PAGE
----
The mother of a Northwestern University student and basketball player who committed suicide in 2017 is claiming in a lawsuit that the brutal hazing rituals of the Alpha Kappa Alpha sorority are to blame for her daughter's death.
Felicia Hankins has filed a 50-page complaint in the Northern District of Illinois court, listing the sorority and 11 others, including students and advisors, as defendants. The complaint accuses the defendants of “extreme, outrageous and unlawful" activities that led to the death of Jordan Hankins, who took her own life on Jan. 9, 2017. The allegations against the 12 defendants include negligence and intentional infliction of emotional distress.
The complaint, which asks for unspecified compensation, also accuses defendants of being aware of Hankins' compromised mental health, which made her a potential suicide risk.
Prior to hanging herself, Jordan had allegedly been the victim of physical and emotional abuse, including sleep deprivation and financial exploitation, as part of the group’s initiation process.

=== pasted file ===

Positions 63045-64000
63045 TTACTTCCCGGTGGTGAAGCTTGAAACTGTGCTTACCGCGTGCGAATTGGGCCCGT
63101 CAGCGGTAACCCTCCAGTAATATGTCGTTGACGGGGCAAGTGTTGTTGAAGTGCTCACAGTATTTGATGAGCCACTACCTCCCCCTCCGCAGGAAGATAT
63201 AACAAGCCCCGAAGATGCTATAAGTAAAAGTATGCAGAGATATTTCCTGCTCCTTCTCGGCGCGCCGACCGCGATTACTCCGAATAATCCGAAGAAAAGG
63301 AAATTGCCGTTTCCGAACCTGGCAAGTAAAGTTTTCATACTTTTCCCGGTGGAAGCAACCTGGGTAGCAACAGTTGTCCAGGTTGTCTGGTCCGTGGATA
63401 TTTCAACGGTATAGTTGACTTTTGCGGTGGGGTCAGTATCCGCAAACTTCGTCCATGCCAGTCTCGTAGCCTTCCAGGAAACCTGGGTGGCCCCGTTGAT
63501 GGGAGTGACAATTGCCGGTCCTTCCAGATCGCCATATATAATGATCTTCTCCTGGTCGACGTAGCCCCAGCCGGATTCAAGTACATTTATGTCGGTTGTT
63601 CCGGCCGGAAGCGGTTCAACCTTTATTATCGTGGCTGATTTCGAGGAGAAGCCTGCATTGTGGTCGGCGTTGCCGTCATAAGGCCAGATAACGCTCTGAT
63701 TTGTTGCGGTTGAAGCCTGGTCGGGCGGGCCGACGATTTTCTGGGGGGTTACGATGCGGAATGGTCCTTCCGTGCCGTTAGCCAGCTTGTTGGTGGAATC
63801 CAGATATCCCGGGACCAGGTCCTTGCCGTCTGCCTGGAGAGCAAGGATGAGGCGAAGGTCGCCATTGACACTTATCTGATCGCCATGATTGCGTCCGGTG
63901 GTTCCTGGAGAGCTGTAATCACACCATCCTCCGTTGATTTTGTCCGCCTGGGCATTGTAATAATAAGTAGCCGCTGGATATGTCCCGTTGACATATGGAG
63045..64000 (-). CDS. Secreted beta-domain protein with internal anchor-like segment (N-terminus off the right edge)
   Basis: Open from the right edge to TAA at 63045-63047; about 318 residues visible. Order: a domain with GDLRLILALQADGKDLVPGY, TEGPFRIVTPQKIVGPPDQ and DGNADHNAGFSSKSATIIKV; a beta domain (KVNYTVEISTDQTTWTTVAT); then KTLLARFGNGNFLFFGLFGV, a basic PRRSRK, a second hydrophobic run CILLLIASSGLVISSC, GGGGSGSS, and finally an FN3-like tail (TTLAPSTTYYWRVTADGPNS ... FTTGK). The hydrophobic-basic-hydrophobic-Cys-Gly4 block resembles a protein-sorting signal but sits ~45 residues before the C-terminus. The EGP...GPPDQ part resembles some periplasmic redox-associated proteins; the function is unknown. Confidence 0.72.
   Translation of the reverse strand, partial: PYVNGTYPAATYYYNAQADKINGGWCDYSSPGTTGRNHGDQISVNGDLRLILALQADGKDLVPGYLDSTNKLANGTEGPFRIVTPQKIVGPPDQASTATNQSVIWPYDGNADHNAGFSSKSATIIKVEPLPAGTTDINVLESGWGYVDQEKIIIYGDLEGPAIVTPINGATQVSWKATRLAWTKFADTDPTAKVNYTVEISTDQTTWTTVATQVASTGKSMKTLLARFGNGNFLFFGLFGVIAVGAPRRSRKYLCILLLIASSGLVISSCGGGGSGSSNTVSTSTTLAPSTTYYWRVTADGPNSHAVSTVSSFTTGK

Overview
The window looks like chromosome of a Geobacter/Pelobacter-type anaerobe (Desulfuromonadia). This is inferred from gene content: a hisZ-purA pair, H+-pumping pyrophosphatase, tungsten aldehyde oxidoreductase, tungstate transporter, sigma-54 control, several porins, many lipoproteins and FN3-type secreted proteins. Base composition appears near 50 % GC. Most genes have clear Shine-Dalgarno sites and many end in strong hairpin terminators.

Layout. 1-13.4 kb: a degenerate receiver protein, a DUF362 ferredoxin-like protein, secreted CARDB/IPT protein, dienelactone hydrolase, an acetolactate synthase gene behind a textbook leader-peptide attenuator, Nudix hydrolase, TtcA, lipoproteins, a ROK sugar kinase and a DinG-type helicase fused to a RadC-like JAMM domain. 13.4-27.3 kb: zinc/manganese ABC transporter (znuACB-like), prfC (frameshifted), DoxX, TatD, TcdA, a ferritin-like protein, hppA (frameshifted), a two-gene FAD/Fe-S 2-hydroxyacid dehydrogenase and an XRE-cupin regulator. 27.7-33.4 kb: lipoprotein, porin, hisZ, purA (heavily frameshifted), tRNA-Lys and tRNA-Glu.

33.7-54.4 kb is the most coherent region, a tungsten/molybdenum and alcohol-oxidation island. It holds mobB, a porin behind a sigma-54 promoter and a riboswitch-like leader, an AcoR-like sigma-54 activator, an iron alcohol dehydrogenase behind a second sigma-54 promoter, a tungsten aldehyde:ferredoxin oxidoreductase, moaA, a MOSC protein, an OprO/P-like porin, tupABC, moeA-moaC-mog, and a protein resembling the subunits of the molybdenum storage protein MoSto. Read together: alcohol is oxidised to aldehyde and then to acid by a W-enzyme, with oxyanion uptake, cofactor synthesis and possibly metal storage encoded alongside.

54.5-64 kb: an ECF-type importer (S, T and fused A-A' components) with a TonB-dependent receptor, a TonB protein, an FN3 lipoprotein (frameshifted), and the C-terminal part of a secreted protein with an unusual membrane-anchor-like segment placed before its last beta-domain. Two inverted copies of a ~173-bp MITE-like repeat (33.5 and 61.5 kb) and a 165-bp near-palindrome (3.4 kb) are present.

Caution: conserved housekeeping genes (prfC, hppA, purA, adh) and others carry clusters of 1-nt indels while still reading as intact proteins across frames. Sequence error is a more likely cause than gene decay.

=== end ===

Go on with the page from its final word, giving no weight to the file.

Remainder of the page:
“Defendants’ conduct was intentional and done with the purpose of causing Hankins to suffer humiliation, mental anguish, and emotional and physical distress,” the complaint alleges.
Jordan's brother, Jared Hankins, was shocked by his sister's death at the time.
“We talked for the last time a week ago and everything seemed good,” he told The Indy Star in 2017. “She was happy.”
Jon Yates, a spokesperson for Northwestern University, said the school is aware of the suit and confirmed the ongoing suspension of the Alpha Kappa Alpha sorority, which went into effect in May 2017.
“Northwestern remains deeply saddened by the death of Jordan Hankins two years ago, and we continue to send our kindest thoughts and condolences to her friends and family,” Yates said, according to The Daily Northwestern.
Northwestern University was not listed as a defendant in the complaint. Hankins' death is one of nine suicides to have occurred at Northwestern University since 2013, according to ABC 7 Chicago.
Alpha Kappa Alpha has not offered a comment on the legal action being taken against them.
Chris Giffin, a high school coach who once instructed Hankins, memorialized the young woman in 2017, shortly after her death.
“They say that character is what you’re doing and what you do when no one else is around. When nobody else is looking,” Giffin said. “If you use those definitions to assess Jordan in her life and what she meant to so many people out here today, including myself, then you quickly realize there isn’t anybody who had a stronger character than Jordan Hankins.”
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